What is more, an important problem coming to the fore in the DSM-5 field trial is that the diagnosis of mood disorders (the most frequently made psychiatric diagnosis) is no more reliable than it was found to be in the review study of Spitzer and Fleiss (1974). In the 1970s affective disorders in particular had a questionable reliability; 40 years later the reliability coefficients are even worse. This might be a result of defining depression too broadly, including diagnostic criteria that are far too vague, and neglecting context variables (Maj 2012). Contra this criticism it could be argued that throughout the years a number of standardized interviews that have a good reliability were developed for assessing depression (e.g., Trajkovic et al. 2011; Williams and Kobak 2008). Yet, Contra this interpretation it could be argued that across studies the statistical formulae used for estimating reliability indices are slightly different. For example, the DSM field trial took into account the population prevalence of tested conditions, while the studies from the 1970s did not. These differences have to do with the evolution of statistical methodology and the availability of accurate prevalence data. However, throughout the years the interpretation of the kappa coefficient largely remained the same, which is why comparisons can indeed be made.
these were developed apart from the DSM, and were not integrated into subsequent editions of the manual.
Interestingly, the interpretation of the DSM-5 field trials by the researching team (Regier et al. 2013) as well as by editors of the American Journal of Psychiatry (Freedman et al. 2013) particularly focuses on the “new blooms” the field trials produced, leaving aside some of the “old thorns” the study brought to the fore.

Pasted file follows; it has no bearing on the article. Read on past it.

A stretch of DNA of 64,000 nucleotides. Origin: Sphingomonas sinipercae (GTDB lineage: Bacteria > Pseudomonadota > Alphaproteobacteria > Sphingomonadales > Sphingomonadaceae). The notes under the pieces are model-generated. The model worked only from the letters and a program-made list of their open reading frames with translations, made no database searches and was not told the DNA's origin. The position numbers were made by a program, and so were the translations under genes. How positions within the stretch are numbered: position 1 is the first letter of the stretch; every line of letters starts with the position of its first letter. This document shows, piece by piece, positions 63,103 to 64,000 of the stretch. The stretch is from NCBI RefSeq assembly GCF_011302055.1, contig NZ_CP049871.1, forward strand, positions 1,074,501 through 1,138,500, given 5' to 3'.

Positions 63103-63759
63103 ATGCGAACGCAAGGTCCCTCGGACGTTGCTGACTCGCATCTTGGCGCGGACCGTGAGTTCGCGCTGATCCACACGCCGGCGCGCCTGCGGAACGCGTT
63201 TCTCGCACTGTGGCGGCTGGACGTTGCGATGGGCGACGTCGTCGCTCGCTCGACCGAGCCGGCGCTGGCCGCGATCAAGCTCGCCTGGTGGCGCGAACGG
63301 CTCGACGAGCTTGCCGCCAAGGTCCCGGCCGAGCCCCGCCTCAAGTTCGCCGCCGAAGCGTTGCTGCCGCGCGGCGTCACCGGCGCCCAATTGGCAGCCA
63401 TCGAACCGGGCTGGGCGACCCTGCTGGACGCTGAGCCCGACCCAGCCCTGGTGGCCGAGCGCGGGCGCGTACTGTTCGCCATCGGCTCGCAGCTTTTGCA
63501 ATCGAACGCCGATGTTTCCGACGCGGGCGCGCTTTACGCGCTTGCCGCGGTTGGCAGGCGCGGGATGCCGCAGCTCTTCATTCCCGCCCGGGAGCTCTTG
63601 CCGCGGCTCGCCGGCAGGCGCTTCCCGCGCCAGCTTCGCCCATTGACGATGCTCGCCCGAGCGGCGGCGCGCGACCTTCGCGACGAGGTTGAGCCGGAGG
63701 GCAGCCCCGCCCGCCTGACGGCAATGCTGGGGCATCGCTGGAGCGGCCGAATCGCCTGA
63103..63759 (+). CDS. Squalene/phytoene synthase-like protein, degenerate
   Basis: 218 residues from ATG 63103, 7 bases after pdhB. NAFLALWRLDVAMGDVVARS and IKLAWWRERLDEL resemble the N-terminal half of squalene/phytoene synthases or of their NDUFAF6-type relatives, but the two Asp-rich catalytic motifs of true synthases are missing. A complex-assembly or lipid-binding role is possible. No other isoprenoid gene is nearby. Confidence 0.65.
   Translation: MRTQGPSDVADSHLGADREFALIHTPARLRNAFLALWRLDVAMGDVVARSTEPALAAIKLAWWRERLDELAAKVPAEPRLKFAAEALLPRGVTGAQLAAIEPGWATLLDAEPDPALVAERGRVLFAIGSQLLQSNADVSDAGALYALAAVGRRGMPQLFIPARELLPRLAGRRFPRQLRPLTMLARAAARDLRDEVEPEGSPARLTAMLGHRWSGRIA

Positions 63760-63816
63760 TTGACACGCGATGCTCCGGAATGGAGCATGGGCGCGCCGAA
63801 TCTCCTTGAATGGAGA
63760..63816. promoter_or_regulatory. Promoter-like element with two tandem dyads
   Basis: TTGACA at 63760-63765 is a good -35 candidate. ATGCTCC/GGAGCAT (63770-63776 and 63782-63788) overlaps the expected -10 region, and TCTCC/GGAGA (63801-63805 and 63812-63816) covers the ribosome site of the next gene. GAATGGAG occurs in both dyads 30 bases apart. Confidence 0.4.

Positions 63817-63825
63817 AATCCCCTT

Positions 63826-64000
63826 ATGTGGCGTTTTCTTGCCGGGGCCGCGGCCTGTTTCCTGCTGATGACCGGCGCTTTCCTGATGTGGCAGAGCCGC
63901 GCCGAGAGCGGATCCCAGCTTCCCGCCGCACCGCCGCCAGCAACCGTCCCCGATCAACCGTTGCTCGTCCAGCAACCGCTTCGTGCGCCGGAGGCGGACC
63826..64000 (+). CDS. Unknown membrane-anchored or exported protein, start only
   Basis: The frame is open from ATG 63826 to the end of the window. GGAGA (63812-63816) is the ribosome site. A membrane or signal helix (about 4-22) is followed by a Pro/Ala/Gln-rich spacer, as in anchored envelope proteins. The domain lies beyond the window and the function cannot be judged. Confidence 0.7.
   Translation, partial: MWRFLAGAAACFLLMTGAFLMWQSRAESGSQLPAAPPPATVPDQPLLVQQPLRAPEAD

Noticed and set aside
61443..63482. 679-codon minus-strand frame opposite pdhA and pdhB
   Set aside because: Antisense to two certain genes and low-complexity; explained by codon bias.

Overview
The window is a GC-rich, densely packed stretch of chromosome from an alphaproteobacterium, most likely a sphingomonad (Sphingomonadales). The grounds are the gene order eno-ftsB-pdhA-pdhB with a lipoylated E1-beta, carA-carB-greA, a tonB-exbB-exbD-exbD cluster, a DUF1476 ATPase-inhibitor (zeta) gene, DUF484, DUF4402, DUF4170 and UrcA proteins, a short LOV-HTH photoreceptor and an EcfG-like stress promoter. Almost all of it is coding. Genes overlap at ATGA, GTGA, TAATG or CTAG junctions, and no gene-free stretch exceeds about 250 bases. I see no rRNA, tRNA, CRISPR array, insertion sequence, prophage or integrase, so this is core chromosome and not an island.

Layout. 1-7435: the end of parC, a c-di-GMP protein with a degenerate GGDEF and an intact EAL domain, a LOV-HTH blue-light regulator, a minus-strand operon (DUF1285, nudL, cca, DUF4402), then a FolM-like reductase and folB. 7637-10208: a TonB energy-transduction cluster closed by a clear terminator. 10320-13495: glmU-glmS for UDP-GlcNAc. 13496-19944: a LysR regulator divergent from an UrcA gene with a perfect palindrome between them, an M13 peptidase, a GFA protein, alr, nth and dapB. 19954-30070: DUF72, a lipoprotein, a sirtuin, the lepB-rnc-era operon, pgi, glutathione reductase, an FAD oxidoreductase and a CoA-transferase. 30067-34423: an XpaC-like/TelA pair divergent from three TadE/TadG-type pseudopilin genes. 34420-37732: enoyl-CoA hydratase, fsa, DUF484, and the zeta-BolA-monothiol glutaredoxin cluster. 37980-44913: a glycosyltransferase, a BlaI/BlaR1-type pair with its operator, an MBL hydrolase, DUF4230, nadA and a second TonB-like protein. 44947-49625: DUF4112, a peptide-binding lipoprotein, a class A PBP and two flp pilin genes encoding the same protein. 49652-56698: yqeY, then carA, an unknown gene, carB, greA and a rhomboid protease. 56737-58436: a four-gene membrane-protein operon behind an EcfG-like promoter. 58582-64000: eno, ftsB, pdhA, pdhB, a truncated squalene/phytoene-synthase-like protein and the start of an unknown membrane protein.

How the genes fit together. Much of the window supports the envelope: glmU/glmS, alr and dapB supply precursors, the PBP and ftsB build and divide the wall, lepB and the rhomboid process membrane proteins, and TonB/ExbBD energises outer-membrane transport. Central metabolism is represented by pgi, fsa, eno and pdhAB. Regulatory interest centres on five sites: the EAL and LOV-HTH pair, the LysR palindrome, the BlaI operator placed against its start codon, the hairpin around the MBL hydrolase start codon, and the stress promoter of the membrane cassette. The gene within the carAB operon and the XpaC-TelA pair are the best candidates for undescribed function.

One problem that both interpretations acknowledge concerns the poor results for depression- and anxiety-related conditions. While these poor results are mainly attributed to comorbidity between these conditions (including major depression, generalized anxiety, alcohol use, and posttraumatic stress disorder [PTSD]), reflection on the system that produces such high comorbidity rates is yet to be made. Moreover, these interpretations (Freedman et al. 2013; Regier et al. 2013) have not mobilized any kind of shift toward putting into question the overrated claim of good diagnostic reliability since the DSM-III. A further issue that remains wholly neglected is that whereas this field trial was able to estimate reliabilities for some disorders, the majority of DSM-5 diagnostic categories were not tested at all: the DSM-5 counts 347 disorder categories, but kappa coefficients could be calculated only for 20 conditions (6 %). Moreover, of those categories only 14 had a good or very good reliability, which means that only 4 % of the DSM-5 categories have been shown to have sufficient reliability. Indeed, since the inter-rater reliability of the majority of DSM-5 categories remains untested, the idea that the DSM is a reliable instrument is simply wrong. In their DSM-5 editorial, by contrast, Freedman et al. (2013, p. 3) conclude: “For a general psychiatric practice, the diagnostic reliability data suggest that two-thirds of patients will receive a reliable DSM-5 principal diagnosis at the first visit.” Given the fact that acceptable reliability coefficients have been observed for only 4 % of the DSM categories, and given the poor reliabilities observed for anxiety- and depression-related psychopathology, this claim is seriously overrated. In other words, just because the field trials indicate that two out of three conditions had good kappa coefficients it does not follow that the same is true for all other DSM-5 categories (94 % of the manual). Moreover, there is no discussion of the norms used for interpreting the kappa coefficient in any publications by those responsible for the DSM-5. Compared to frequently used standards in psychiatric research (Baer and Blais 2010) the norms used in the DSM-5 field trials were exceptionally low (Frances 2012; Vanheule et al. 2014). Such use of low standards might reflect a tactical maneuver to boost bad results.